Commercial Lincolnshire may be taking a breather

After a flush of larger farms came on to the market in Lincolnshire earlier this year, there are signs that activity seems to be slowing, say agents. More than 7000 acres are for sale or under offer in the county.

The Danes have been a driving force over the past two years, but have displayed less appetite for English farmland recently. Indeed, it is a Dane who is selling one of the larger farms in the county – Gosberton Fen Farm, with 778 acres of grade 1 and 2 land near Spalding – to pursue another investment.

It is the third time the farm has been on the market since a Lincolnshire family sold it to an Irish buyer in 2005, when land was valued at between £2000 and £2500/acre. Savills now put it at almost three times that, at £5.2m.

“We had some exciting sales earlier in the year, which seemed to provide the new benchmark and flushed out some of the bigger farms we have got on the market now,” said Robert Hurst of Savills’ Lincoln office. “People think that land is worth £6000 to £7000/acre there are farms at that level, but not all of them.”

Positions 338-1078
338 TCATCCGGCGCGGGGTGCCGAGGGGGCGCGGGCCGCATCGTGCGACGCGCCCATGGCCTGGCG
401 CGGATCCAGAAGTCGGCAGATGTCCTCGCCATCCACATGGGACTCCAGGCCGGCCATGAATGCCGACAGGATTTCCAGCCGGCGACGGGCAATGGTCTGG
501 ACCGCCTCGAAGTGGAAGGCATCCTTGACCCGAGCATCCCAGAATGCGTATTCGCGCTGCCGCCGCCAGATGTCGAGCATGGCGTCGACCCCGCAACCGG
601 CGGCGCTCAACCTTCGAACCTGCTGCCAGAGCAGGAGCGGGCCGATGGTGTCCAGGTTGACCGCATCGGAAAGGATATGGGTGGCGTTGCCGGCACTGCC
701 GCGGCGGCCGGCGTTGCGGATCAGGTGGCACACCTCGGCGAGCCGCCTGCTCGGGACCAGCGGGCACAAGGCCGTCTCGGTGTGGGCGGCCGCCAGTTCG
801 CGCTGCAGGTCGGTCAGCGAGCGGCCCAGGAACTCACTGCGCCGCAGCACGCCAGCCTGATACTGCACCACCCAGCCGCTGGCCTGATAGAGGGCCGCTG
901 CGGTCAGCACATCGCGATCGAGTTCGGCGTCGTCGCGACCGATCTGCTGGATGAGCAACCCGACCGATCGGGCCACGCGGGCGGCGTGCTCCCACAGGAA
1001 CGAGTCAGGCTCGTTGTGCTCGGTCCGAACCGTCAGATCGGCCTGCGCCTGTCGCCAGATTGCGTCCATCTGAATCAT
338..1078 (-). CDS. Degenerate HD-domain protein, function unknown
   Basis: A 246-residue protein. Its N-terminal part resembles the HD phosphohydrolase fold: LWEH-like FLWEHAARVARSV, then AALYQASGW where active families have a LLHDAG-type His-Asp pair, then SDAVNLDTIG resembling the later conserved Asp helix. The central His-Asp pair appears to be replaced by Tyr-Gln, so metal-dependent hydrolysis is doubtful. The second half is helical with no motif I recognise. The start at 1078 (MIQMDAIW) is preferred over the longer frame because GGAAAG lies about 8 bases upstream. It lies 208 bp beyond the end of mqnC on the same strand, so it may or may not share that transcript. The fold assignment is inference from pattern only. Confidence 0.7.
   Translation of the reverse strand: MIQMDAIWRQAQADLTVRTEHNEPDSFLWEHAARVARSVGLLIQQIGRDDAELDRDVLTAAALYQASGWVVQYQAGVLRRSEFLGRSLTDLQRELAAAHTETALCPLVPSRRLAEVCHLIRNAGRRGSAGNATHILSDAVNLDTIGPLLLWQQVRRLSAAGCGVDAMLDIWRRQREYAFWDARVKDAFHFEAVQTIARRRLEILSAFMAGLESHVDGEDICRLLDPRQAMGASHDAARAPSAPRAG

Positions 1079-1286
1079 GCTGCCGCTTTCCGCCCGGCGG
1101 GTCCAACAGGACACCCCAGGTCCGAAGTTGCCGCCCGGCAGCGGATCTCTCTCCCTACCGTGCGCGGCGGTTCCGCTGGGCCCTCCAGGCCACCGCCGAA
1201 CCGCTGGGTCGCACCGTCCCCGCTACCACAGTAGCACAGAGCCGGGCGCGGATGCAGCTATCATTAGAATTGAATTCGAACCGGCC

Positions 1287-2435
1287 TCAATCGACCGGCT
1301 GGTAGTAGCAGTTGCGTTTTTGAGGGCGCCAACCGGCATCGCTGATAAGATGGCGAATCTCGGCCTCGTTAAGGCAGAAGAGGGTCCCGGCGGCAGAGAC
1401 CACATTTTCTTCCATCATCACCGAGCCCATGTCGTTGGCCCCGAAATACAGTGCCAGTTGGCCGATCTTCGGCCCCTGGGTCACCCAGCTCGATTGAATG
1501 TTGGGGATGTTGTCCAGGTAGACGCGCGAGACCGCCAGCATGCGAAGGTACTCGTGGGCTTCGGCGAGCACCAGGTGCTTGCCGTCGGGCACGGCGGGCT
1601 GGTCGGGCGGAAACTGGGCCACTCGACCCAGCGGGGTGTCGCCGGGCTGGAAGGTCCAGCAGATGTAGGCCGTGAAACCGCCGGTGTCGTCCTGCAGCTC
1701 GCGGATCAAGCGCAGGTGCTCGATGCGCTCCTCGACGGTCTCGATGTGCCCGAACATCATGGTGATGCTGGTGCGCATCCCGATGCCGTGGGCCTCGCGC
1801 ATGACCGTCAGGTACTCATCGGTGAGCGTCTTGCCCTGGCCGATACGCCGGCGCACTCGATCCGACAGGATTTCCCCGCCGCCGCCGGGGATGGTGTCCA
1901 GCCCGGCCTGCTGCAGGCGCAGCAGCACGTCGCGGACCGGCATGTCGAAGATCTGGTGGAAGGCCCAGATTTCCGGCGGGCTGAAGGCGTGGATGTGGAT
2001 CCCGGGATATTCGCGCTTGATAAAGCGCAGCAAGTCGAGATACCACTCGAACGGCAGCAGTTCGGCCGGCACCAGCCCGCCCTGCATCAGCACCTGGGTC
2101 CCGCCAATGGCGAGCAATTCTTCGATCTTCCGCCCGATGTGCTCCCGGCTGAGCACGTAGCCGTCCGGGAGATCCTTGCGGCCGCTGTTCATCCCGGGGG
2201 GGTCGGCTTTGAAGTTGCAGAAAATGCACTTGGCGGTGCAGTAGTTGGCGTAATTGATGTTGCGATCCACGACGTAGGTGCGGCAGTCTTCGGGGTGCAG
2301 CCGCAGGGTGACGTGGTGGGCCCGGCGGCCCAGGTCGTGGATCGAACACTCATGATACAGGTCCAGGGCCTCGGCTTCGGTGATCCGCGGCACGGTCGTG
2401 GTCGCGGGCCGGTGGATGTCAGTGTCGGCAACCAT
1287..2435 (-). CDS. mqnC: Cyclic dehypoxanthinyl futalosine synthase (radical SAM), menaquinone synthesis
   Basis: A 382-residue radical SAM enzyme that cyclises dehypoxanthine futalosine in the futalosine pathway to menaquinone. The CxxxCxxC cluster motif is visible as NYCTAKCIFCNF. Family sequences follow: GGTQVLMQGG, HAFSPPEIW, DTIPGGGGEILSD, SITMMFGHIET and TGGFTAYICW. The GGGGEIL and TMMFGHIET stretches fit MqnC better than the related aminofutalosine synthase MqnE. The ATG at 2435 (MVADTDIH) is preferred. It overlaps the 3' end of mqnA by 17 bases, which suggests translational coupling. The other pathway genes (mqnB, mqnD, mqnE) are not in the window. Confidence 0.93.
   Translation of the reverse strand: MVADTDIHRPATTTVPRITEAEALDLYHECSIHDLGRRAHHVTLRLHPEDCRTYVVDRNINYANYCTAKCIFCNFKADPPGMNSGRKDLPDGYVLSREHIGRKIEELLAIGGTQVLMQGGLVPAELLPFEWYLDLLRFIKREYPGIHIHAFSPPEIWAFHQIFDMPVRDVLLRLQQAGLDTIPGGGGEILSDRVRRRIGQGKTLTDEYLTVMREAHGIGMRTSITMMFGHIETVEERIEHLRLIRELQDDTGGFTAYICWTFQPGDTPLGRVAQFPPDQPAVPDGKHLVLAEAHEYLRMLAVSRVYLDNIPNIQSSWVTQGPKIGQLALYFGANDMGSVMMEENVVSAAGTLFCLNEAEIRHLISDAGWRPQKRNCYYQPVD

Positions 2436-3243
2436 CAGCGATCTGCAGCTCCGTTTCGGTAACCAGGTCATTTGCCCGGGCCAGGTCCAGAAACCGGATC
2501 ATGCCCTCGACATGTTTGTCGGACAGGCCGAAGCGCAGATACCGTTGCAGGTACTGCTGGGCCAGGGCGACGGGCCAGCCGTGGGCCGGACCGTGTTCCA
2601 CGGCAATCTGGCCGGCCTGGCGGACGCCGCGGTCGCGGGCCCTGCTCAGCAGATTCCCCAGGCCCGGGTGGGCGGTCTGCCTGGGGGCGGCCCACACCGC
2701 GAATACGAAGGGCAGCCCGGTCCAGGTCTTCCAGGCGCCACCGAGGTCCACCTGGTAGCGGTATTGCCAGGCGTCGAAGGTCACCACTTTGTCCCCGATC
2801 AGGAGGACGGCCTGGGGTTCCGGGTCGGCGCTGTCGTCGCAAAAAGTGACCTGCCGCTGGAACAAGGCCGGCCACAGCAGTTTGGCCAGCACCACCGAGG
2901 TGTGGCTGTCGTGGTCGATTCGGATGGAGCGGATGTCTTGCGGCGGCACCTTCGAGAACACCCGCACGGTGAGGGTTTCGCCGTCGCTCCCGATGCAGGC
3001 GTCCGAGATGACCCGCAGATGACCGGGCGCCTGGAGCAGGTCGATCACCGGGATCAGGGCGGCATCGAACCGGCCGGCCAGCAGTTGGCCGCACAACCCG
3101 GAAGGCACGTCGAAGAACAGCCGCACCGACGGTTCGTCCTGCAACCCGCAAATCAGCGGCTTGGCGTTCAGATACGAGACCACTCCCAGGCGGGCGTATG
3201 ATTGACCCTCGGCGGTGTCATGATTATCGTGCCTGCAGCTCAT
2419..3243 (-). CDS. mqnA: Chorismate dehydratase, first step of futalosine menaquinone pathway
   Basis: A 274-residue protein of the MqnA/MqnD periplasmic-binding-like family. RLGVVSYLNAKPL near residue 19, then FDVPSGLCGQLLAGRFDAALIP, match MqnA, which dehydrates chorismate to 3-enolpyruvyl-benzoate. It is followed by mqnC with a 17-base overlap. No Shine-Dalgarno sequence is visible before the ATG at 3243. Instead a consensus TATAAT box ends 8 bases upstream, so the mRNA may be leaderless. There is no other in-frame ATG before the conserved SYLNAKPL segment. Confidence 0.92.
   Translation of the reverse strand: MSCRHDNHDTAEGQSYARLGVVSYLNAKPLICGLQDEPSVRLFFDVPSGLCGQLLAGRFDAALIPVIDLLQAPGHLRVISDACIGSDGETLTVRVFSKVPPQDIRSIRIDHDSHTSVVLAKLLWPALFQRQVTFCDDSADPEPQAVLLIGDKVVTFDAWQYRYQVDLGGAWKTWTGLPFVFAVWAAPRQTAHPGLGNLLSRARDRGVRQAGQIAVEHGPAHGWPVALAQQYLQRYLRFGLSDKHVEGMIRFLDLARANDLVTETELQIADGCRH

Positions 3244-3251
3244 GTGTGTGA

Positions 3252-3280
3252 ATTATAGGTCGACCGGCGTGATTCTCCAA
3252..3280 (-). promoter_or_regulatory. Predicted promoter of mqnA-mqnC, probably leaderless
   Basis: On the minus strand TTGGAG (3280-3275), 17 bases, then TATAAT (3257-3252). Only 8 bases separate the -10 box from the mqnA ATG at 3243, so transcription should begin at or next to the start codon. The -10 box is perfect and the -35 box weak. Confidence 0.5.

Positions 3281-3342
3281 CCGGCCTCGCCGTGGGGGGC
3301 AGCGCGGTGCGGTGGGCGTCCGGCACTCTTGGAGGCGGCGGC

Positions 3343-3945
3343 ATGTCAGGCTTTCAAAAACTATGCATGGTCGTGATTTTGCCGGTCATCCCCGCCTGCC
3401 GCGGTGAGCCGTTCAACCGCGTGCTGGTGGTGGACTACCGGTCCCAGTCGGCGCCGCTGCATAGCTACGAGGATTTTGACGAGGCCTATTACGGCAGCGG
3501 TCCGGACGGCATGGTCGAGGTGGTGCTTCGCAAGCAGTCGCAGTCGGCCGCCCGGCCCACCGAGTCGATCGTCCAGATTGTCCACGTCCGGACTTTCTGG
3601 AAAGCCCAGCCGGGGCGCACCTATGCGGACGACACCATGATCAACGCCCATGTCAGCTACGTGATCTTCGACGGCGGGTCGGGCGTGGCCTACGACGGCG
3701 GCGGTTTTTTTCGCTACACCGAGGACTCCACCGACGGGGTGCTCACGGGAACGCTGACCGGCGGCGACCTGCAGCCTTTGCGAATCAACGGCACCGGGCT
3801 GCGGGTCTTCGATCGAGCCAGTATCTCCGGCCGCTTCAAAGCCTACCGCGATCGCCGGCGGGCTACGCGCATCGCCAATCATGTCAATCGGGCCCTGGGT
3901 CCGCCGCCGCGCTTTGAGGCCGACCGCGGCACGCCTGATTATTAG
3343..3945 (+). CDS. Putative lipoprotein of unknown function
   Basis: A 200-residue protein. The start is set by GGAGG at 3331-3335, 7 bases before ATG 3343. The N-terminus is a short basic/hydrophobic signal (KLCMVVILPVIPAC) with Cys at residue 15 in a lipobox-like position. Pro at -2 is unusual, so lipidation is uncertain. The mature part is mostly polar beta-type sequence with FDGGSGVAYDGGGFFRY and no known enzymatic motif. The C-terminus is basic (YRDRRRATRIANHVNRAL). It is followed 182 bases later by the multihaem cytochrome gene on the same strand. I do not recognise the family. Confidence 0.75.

Mr Hurst paid £390,000 for 110 acres at auction recently – equivalent to £3545/acre – on behalf of a local farmer. Meanwhile, 171 acres of land at Claxby, near Market Rasen – part arable and part land that had been mined for ironstone – was under offer at a guide price of £565,000 (£3300/acre).

“It will be interesting to see what happens in the autumn,” he said. “For years we have talked about production costs for cereals at around £100/acre for next year we are talking about £200/acre.”

Brown & Co’s two larger farms – 990-acre Waite Farm, guided at £7.5m, and 264 acres at Glebe Farm, East Keal, near Spilsby (£1.35m) – were both under offer, subject to contract, at what were described as satisfactory prices. “I think it is still true that larger blocks can command a premium,” said the firm’s James O’Brien. He planned to test the local bare land market, especially for silt, when 200 acres around Boston come up on 14 August.

Christopher Longstaff, of Longstaffs, said land in south Lincolnshire was attracting local interest. He was pulling in final offers for 110 acres of silt near Surfleet, and had agreed the sale of 170 acres of grade 2 cereal land at Thorney le Fen, with a guide of £850,000.